Adapt this simple pasta salad to whatever vegetable is in your fridge or freezer

Adaptability. That’s what the world is requiring of us right now, and that’s certainly what we need in our recipes. Because who knows what we’ll find the next time we check our phones, open a paper, scroll through social media? Will we want to go to the grocery store? Will we be able to? Just in case, I take comfort in knowing I can cook with what I’ve got around, and I want to stock up on things that will last.

This lentil soup is so good one nurse has eaten it for lunch every workday for 17 years

Can you imagine eating the same lentil soup at your desk for lunch virtually every workday for almost two decades? I couldn’t, at least not until I talked to Reid Branson, a Seattle nurse manager who has been doing just that. The soup is from Crescent Dragonwagon’s 1992 book “Dairy Hollow House Soup & Bread,” and Branson fell so in love with it that it changed his lunch routine for the rest of his professional life.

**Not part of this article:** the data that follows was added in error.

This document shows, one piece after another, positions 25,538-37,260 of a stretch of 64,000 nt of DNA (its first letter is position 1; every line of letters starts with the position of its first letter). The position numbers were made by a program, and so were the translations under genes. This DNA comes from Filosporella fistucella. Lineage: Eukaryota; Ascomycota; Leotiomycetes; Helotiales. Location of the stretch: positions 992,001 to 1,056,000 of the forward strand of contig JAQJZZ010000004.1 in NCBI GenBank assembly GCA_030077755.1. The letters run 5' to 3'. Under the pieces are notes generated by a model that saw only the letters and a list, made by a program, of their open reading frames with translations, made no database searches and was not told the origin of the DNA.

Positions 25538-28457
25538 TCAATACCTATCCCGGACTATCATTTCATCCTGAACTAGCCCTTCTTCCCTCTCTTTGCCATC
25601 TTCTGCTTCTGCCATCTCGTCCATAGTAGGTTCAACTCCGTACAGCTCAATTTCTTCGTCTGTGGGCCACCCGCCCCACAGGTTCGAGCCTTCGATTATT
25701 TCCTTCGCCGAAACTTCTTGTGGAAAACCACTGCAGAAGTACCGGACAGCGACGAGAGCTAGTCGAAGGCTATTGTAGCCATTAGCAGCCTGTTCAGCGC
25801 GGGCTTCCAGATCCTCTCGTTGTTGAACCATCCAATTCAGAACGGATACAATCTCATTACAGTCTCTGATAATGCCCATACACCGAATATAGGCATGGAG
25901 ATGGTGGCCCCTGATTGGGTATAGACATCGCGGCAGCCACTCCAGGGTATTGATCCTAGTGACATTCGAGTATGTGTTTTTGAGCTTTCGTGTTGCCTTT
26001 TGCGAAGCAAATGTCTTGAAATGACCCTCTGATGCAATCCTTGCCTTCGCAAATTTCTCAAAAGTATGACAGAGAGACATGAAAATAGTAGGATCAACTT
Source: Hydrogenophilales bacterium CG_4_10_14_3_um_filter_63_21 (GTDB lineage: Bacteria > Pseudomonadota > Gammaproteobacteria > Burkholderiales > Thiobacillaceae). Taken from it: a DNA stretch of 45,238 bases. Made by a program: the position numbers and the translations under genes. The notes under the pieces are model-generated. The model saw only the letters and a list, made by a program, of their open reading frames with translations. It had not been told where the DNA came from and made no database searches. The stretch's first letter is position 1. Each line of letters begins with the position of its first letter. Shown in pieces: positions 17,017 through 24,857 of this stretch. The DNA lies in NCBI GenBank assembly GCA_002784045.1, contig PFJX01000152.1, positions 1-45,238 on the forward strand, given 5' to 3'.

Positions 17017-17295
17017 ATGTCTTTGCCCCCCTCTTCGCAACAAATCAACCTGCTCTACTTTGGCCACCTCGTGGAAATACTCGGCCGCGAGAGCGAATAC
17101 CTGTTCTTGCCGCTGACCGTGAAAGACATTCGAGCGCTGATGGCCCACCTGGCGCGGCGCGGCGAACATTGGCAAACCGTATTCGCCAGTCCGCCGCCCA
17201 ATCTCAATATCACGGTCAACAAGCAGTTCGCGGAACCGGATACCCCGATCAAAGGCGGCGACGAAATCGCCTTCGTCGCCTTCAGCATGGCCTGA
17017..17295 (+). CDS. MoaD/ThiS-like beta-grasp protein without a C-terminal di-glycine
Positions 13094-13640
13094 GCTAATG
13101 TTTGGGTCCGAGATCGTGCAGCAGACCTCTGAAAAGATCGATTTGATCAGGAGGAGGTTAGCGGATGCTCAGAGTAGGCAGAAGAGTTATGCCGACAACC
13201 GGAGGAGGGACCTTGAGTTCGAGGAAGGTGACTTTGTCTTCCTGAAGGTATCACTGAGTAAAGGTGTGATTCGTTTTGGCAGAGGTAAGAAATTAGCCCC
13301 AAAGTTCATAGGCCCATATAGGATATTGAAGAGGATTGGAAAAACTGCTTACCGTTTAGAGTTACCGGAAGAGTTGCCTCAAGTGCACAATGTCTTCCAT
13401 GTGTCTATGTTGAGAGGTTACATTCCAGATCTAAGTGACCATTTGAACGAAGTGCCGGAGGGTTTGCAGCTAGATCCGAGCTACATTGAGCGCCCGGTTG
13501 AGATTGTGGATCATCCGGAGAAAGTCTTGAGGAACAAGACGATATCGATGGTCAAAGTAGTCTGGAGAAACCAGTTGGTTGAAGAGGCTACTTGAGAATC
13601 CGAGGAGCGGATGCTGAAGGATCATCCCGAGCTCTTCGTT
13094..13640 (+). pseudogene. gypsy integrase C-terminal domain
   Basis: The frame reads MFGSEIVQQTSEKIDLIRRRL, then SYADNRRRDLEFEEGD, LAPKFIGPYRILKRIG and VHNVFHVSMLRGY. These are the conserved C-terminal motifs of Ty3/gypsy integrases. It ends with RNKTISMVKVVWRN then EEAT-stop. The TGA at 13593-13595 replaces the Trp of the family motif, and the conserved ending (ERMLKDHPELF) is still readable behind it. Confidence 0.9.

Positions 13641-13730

Blackened seasoning turns chickpeas into the stars of this spinach salad

Once, many years ago, a fellow food writer sidled up to me and asked: “I don’t really cook with spices, do you?” he said. “I just like everything to taste fresh.” I couldn’t have disagreed more. Not only do I adore cooking with spices, but I find them key to adding layers of flavor to vegetables, to unlocking the secrets of dishes from around the world, to getting out of almost any cooking rut. Spices, I said, can make anything taste more, not less, fresh.